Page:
Self-care is something we all need, but depending on where you land on the Enneagram spectrum, what constitutes self-care may look different. We all recharge and grow in varied ways and we thrive under certain circumstances. So, read on, find your Enneagram type, and indulge in some practical, crucial acts of self-care.
Type 1: The Perfectionist
Ones are a body-based type with an emphasis on personal integrity and self-control. Their attention goes toward seeing and correcting what is wrong and doing the right thing. They are known for their honesty, dependability and common sense.
- Unplug from social media for the weekend and put your phone on do not disturb mode.
- Do a fun online dance class that allows you to let loose and break a sweat.
- Participate in an early morning meditation where you focus on releasing all judgement and self-doubt.
Type 2: The Helper
Twos are a feeling-based type with a focus on relationship. They excel at making connections and empathizing with the needs and feelings of other people.
- Take an early morning wrap 'n' walk each morning to ground yourself before diving into helping others.
- Try Morning Pages—a practice where you spend the first 30 minutes or so of your day writing long-form, stream-of-consciousness thought.
- Make yourself your favorite breakfast. The kids can eat cereal, it's fine 😜.
Type 3: The Achiever
Threes are feeling-based types, but they channel their emotional energy into getting things done. They take the initiative and work hard to accomplish their goals.
- Write a letter to a friend. It helps you take a break from your to-do list and just chill for a bit.
- Start a breathwork practice. Threes typically struggle to really take a break from the hustle and bustle. A quick breathwork routine will help ground you.
- Do a cool, funky puzzle. If you have little humans this may feel daunting, but even just 15 minutes before bed is better than nothing!
Type 4: The Romantic
Fours are feeling-based types who often experience a sense of longing and melancholy. Something is missing for them, which can lead to a quest for wholeness through romantic idealism, healing or aesthetics.
- Take an “Artist Day” where you go to a record store or an art exhibit. Anywhere works as long as it gets you new ideas.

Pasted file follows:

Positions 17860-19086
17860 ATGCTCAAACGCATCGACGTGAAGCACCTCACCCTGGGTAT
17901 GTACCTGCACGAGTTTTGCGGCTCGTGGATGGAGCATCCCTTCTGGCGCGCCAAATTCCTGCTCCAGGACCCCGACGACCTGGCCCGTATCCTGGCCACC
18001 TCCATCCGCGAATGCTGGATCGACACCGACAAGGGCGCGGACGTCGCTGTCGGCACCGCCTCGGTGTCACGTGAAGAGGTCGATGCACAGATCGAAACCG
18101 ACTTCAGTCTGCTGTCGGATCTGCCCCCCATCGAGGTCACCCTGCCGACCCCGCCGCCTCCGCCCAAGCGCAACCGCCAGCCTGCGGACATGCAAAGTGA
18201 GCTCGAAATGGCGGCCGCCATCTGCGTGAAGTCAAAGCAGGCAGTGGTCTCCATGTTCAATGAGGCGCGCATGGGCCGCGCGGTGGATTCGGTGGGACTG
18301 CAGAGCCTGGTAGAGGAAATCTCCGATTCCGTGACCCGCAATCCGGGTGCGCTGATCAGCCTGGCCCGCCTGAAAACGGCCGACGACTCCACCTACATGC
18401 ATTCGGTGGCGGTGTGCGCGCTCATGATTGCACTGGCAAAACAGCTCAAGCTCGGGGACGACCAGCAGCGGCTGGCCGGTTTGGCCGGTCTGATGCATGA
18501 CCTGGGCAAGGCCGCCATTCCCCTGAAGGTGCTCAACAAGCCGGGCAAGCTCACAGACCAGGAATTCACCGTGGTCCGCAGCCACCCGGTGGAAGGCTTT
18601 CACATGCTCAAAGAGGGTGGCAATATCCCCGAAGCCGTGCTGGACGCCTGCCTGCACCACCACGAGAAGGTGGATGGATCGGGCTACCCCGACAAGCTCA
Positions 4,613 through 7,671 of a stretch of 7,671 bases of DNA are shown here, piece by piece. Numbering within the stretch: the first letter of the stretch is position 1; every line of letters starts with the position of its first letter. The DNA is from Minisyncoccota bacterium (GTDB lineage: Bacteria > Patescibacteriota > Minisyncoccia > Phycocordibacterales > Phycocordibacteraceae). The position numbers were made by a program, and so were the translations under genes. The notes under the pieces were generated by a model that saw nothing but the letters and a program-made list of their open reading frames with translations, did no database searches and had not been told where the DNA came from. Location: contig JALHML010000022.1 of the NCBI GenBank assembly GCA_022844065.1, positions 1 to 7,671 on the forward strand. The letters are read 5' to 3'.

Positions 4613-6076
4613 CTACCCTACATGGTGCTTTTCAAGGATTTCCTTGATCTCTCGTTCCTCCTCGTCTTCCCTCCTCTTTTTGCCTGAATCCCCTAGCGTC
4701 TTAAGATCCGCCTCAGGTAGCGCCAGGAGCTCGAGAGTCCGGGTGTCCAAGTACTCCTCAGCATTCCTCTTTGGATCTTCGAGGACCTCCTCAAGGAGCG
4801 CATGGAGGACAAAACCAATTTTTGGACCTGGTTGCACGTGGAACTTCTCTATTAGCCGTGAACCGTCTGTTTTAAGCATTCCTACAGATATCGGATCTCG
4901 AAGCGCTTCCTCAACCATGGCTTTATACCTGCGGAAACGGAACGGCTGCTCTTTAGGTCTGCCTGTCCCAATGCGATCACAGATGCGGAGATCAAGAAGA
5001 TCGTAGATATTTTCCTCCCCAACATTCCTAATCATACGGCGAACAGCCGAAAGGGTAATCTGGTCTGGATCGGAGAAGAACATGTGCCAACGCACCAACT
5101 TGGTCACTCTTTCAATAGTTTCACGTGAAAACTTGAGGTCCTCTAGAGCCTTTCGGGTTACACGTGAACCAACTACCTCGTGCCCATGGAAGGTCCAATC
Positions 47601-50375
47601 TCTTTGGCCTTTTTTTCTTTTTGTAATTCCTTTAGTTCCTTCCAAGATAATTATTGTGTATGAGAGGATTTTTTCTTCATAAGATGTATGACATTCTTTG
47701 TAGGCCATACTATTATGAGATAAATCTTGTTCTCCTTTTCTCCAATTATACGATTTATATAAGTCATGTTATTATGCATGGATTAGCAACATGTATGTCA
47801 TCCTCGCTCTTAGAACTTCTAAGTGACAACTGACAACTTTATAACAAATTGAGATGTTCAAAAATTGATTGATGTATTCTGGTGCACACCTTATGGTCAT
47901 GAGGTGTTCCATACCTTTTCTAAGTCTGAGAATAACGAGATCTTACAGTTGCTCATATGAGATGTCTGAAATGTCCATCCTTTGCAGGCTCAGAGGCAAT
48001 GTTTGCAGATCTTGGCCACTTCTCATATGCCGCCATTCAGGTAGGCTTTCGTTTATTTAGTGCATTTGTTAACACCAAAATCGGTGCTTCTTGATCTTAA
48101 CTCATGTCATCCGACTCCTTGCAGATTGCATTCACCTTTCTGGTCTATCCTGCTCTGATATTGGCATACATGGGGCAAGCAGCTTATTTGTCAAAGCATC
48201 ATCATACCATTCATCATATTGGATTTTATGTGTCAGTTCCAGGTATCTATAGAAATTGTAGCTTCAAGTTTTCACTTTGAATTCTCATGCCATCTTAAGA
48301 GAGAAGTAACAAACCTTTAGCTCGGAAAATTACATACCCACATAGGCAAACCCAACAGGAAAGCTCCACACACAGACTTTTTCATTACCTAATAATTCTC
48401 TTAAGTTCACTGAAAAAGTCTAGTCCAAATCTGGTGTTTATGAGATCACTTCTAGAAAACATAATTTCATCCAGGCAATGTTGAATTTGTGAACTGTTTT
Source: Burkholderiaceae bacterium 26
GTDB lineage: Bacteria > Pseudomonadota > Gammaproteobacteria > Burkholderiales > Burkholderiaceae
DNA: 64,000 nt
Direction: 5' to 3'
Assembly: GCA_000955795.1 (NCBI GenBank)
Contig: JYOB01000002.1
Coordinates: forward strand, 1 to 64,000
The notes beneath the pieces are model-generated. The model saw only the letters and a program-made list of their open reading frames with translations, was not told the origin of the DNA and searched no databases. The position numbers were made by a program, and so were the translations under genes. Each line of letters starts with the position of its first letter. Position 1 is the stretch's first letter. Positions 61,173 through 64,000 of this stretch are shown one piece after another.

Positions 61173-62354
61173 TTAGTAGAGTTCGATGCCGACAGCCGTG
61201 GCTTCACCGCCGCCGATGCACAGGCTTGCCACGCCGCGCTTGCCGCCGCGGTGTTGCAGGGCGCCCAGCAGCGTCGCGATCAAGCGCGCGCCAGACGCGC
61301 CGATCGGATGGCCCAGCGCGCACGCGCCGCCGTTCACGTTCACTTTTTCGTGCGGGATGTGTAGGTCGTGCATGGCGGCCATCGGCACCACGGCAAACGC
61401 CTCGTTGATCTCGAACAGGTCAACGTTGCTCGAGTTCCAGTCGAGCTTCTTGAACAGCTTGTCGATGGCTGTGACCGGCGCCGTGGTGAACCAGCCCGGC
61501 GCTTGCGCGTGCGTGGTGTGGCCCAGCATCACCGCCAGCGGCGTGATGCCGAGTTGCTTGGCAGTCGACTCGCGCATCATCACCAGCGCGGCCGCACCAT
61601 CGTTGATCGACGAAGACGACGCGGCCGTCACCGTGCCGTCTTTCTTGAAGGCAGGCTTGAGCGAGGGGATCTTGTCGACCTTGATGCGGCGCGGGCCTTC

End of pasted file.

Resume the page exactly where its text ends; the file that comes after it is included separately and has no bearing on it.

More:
- Go for a nature walk.
- Visit your local bookstore and leisurely stroll through the aisles.
Type 5: The Observer
Fives are cerebral types who focus on intellectual understanding and accumulating knowledge. They are often scholars or technical experts because of their keen perception and analytical ability.
- Savor a long coffee date with your best friend. Find a spot that's kid-friendly and let the littles roam together while you catch up.
- Binge-listen to a podcast about a topic or story that intrigues you.
- Check out a book from the library that intrigues you and aim to sneak in 15 minutes of reading during naptime.
Type 6: The Loyalist
Sixes are phrenic types who use their perception and intellect to understand the world and the people around them. They focus on guarding the safety of the group, project or community.
- Volunteer for a cause that’s important to you. Deliver groceries, write letters to your senators, etc.
- Try a virtual kickboxing class to help strengthen and empower yourself.
Type 7: The Enthusiast
Sevens are forward thinkers and forward movers. They usually bring an optimistic and positive attitude to all of their activities.
- Put on your favorite record that invokes a strong feeling in you and listen to it from start to finish without interruptions or multitasking.
- Buy yourself a new planner to fill out and embellish.
Type 8: The Challenger
Eights tend to take charge of situations and step into a leadership role. They are energetic and intense, but in a completely caring way.
- Write thank-you notes to mama friends who have made your world better recently.
- Take a sunset hike and drink in the view.
Type 9: The Peacemaker
Balanced at the top of the Enneagram, nines are the most basic and most numerous personality type. They are the “salt of the earth” and the “glue” that holds the community together.
- Try a restorative, gentle yoga class or online video. Bonus points for doing it by candlelight.
- Buy a new cookbook and try out a couple of the recipes for dinner this week.